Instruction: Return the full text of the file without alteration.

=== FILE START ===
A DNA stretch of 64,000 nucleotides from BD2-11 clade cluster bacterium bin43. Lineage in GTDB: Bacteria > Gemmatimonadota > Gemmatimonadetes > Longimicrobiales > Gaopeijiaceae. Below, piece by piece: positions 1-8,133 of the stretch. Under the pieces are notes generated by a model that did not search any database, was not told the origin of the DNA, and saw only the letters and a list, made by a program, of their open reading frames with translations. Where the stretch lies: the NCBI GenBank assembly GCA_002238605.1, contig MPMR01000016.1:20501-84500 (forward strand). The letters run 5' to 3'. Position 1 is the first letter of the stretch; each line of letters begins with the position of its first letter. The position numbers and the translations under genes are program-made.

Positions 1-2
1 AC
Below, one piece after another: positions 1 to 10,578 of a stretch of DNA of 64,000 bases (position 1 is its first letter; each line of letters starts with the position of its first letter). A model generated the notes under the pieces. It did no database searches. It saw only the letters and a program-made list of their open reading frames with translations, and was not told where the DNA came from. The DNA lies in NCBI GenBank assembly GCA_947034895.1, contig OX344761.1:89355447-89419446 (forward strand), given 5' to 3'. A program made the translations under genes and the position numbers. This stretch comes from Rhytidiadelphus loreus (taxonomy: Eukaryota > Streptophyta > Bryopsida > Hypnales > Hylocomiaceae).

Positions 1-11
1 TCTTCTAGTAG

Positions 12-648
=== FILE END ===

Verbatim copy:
A DNA stretch of 64,000 nucleotides from BD2-11 clade cluster bacterium bin43. Lineage in GTDB: Bacteria > Gemmatimonadota > Gemmatimonadetes > Longimicrobiales > Gaopeijiaceae. Below, piece by piece: positions 1-8,133 of the stretch. Under the pieces are notes generated by a model that did not search any database, was not told the origin of the DNA, and saw only the letters and a list, made by a program, of their open reading frames with translations. Where the stretch lies: the NCBI GenBank assembly GCA_002238605.1, contig MPMR01000016.1:20501-84500 (forward strand). The letters run 5' to 3'. Position 1 is the first letter of the stretch; each line of letters begins with the position of its first letter. The position numbers and the translations under genes are program-made.

Positions 1-2
1 AC
Below, one piece after another: positions 1 to 10,578 of a stretch of DNA of 64,000 bases (position 1 is its first letter; each line of letters starts with the position of its first letter). A model generated the notes under the pieces. It did no database searches. It saw only the letters and a program-made list of their open reading frames with translations, and was not told where the DNA came from. The DNA lies in NCBI GenBank assembly GCA_947034895.1, contig OX344761.1:89355447-89419446 (forward strand), given 5' to 3'. A program made the translations under genes and the position numbers. This stretch comes from Rhytidiadelphus loreus (taxonomy: Eukaryota > Streptophyta > Bryopsida > Hypnales > Hylocomiaceae).

Positions 1-11
1 TCTTCTAGTAG

Positions 12-648